The Evangelism Project

This round of Experimental Collectives at Vintage Fellowship have been focusing on the idea of purpose. The way of Jesus invites us to realize that there is a much bigger world out there than we are used to seeing. So many of us spend all of our focus and energy on ourselves – what we are doing, what we want, what our needs are. Jesus modeled a much different life, a life that focused on the presence and perspective of others. As long as we live life selfishly, we’ll never find our purpose for living.

To get a better understanding of the other people around me and in my area, I joined the Evangelism Project collective. As a group, we visited gatherings at four other faith communities. We went to a Torah study at a Jewish synagogue, a vespers service at an Orthodox church, a Hindu temple, and a Muslim mosque (links below). The name “Evangelism Project” was tongue-in-cheek. We did not go to convert, argue, or protest. We went to watch and listen, to understand.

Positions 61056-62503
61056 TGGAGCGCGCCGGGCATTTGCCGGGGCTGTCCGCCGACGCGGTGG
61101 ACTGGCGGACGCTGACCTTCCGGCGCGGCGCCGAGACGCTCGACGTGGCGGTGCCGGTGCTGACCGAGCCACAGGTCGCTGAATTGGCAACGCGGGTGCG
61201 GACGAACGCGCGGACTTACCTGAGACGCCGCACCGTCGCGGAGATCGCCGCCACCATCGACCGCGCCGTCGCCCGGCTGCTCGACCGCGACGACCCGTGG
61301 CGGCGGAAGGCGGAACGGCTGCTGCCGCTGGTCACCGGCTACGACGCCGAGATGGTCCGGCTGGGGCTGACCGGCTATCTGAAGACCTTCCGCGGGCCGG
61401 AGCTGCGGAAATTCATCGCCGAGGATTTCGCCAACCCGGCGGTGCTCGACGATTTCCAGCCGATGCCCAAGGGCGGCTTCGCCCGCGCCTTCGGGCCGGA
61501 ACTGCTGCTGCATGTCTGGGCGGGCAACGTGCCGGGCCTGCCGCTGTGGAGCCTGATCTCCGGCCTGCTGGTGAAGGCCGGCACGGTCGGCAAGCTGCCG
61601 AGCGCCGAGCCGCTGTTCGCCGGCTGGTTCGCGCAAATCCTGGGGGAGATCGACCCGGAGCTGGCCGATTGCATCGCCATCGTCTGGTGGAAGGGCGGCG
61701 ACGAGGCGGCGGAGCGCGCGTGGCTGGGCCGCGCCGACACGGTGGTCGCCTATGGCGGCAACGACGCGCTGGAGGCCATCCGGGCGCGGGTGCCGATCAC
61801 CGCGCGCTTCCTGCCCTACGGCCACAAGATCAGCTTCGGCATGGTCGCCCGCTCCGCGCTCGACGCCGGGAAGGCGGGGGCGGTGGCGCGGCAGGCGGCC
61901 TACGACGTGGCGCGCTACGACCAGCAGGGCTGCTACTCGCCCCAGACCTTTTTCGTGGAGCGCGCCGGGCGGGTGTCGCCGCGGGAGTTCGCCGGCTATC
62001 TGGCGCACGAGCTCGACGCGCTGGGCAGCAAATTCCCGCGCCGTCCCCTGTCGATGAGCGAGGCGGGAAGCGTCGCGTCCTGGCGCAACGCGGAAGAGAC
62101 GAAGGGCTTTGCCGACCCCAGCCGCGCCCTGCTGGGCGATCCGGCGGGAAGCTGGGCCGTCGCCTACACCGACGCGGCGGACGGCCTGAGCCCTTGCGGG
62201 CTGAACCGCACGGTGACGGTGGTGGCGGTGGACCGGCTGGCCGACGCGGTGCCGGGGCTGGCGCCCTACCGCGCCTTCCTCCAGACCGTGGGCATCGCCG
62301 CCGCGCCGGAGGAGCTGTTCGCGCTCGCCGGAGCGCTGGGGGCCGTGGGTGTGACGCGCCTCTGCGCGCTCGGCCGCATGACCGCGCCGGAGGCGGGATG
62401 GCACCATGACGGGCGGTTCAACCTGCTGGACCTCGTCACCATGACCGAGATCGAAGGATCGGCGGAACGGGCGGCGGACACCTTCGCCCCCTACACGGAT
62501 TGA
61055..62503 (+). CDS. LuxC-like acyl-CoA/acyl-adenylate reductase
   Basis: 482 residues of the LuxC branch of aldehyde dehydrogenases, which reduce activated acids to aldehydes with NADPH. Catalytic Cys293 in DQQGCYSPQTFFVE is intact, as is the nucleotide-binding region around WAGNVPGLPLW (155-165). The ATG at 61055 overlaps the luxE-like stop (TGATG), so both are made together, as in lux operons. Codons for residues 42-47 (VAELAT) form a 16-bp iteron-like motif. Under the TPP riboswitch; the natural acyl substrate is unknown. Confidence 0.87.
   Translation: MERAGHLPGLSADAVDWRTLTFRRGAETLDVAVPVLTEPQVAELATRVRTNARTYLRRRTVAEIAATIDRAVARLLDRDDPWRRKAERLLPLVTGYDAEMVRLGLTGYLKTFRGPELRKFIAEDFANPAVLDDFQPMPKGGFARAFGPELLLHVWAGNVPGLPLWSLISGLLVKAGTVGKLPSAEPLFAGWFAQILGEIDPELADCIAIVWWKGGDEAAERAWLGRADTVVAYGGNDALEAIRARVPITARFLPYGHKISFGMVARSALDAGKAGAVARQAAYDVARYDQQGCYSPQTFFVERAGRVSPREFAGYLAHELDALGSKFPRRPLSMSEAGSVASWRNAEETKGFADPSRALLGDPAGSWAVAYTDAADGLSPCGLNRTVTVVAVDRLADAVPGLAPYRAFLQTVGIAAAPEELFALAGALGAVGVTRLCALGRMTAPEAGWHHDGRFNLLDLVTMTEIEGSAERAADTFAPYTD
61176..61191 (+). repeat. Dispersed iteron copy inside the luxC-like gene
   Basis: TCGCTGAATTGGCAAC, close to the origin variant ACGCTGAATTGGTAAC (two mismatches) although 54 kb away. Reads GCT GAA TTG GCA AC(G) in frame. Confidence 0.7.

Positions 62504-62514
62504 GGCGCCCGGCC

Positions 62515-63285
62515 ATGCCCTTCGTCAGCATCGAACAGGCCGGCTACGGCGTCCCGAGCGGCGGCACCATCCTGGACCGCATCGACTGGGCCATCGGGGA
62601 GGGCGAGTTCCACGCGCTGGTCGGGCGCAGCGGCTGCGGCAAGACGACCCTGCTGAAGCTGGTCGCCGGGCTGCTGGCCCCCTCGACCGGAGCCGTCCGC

evangelism project experimental collective - temple shalom

On Their Own Terms

Every time that I have learned about other faith traditions or religions, it has been on Christian terms. It has been in a Sunday school class or in a Bible college and seminary course or in a Christian book about apologetics. Without exception, it has been Christians explaining to me what non-Christians believe. Always through the grid of we-are-right-and-they-are-wrong. Always with the purpose of learning how to convince them that they are wrong. Always with the goal of conversion.

Never for the purpose of understanding. Never on their own terms. Never on their own turf.

One of the great things about this experiment was that we were going to be on their turf. We were the ones who were going to be uncomfortable. We were the ones who wouldn’t know what was coming next. It is a humbling thing to intentionally be uncomfortable. If James is correct, when we humble ourselves, God shows up. I think God showed up in unexpected (for me) places through this experiment.

And, let me just make a side comment about their own turf. In each place we gathered, I was amazed by the engaging architecture or decor. Creativity and beauty reflect the image of God, and I was able to see that image in unique ways in each of the locations where we met.